Notwithstanding India’s objection, Pakistan on Monday held legislative assembly elections in the strategic Gilgit-Baltistan region amid tight security.
The counting is already underway for 24 seats for which 272 candidates are in the fray, officials said.
Voting began at 8am and continued until 4pm, with minor scuffles breaking out leaving some people injured due to which balloting was temporarily suspended at certain places.
It is the second time Pakistan is holding polls to elect a regional legislature after devolution of powers in 2009 which changed the region’s name from Northern Areas to Gilgit-Baltistan and provided it with a local assembly.
Women also came out in large numbers for voting in the polls, in which ruling Pakistan Muslim League was leading at nine seats in partial counting, Geo TV reported.
According to the Election Commission of Pakistan (ECP), about 6,18,364 registered voters were expected to exercise their franchise to elect six members of the assembly from Skardu district, four from Diamer, three each from Gilgit, Hunza Nagar, Ghizer and Ganche and two from Astor.
The polls were held in tight security, with 282 of the total 1,143 polling stations declared “highly sensitive” and another 269 as “sensitive”.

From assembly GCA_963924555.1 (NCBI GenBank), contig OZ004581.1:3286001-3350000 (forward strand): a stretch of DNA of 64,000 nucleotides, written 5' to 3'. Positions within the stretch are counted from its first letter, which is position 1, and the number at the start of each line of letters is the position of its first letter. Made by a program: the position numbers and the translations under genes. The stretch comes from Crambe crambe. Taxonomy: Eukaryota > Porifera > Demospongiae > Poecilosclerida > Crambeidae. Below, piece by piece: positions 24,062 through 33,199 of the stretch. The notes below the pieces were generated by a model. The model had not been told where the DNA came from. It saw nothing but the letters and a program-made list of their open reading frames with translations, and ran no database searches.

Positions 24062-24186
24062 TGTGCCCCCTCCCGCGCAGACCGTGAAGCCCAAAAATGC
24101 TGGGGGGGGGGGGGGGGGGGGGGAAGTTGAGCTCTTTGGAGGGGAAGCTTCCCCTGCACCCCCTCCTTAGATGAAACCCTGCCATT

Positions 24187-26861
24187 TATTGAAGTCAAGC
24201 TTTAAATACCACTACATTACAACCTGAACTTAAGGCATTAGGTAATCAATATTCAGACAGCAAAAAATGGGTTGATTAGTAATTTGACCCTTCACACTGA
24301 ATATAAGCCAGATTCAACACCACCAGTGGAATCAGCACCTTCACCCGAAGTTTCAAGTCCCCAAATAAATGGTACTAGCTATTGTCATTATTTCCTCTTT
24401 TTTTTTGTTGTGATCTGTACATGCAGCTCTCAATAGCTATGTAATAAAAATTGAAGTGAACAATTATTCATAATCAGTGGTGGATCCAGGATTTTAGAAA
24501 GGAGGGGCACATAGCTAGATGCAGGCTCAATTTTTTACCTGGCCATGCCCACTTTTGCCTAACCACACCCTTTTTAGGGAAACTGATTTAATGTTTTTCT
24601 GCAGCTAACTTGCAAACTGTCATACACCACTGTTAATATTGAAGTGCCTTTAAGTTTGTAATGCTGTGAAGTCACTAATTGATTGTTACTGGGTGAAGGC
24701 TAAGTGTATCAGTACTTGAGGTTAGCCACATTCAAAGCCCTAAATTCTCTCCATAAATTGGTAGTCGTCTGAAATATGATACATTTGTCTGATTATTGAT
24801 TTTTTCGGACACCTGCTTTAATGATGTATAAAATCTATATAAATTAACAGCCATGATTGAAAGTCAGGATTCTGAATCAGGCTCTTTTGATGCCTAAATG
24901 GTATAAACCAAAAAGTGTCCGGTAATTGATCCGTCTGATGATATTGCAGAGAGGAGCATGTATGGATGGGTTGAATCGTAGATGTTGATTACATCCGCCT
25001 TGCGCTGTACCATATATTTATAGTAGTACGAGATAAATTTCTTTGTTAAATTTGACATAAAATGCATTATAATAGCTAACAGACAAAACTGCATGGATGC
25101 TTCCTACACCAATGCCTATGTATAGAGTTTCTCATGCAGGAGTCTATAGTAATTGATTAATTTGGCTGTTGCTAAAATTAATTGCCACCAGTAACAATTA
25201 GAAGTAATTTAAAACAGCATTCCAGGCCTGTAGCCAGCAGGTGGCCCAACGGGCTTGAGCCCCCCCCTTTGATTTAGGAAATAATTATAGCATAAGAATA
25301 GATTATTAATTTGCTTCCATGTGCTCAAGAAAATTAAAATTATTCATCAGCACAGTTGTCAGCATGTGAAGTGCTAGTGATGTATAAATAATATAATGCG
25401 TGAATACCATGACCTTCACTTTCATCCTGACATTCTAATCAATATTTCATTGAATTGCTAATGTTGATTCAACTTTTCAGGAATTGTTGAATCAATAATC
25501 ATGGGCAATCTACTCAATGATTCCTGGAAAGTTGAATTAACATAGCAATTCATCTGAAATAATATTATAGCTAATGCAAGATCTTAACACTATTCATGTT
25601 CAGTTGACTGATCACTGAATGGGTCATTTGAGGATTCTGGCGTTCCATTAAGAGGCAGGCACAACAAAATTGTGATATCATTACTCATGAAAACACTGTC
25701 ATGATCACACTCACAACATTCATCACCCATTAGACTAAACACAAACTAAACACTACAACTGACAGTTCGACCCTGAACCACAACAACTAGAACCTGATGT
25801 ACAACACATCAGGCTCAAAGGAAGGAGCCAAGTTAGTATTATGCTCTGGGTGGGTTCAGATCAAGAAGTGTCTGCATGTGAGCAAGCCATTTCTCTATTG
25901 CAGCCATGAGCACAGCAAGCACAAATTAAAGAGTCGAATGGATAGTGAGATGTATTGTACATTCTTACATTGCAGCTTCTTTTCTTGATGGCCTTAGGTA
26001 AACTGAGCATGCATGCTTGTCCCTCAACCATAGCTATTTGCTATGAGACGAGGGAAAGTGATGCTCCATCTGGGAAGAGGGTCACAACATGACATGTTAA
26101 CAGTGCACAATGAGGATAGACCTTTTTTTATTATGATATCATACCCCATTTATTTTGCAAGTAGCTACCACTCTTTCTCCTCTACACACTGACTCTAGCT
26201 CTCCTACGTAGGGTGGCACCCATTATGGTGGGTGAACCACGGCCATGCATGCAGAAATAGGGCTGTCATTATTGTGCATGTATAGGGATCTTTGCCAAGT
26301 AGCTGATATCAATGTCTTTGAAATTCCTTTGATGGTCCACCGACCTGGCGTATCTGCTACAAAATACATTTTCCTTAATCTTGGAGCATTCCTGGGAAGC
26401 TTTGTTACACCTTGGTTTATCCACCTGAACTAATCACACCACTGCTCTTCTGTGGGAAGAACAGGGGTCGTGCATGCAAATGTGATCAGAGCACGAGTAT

The candidates are representing all major parties including Pakistan Muslim League-Nawaz (PML-N) of Prime Minister Nawaz Sharif, Pakistan Tehreek-i-Insaf (PTI) of Imran Khan and Pakistan People’s Party (PPP) of ex-president Asif Ali Zardari.
All Pakistan Muslim League (APML) of former military ruler Pervez Musharraf is also in the run and fielded candidates for 13 seats.
Other known parties contesting the polls are Pakistan Awami Tehreek (PAT), Majils Wahdat-e-Muslimeen (MWM), Jamiat Ulema-i-Islam- Fazl (JUI-F), Tehreek-e-Islami and Jamaat-i-Islami (JI).
Pakistan had deployed army at all polling stations and at key entry and exit point of the region, that is strategically located and provides the only land link with China.
The USD 46 billion China-Pakistan Economic Corridor is also proposed to pass through it, which India has objected to.
Reacting strongly to the elections in Gilgit-Baltistan, India last week had said it is an attempt by Pakistan to “camouflage its forcible and illegal occupation” of the regions which are integral part of the country.
Official Spokesperson in the External Affairs Ministry Vikas Swarup in New Delhi had expressed concern at the “continued efforts” by Pakistan to deny the people of the region their political rights and to absorb these territories.
But Pakistan had rejected India’s stand and said India should avoid “interference” in its internal affairs.
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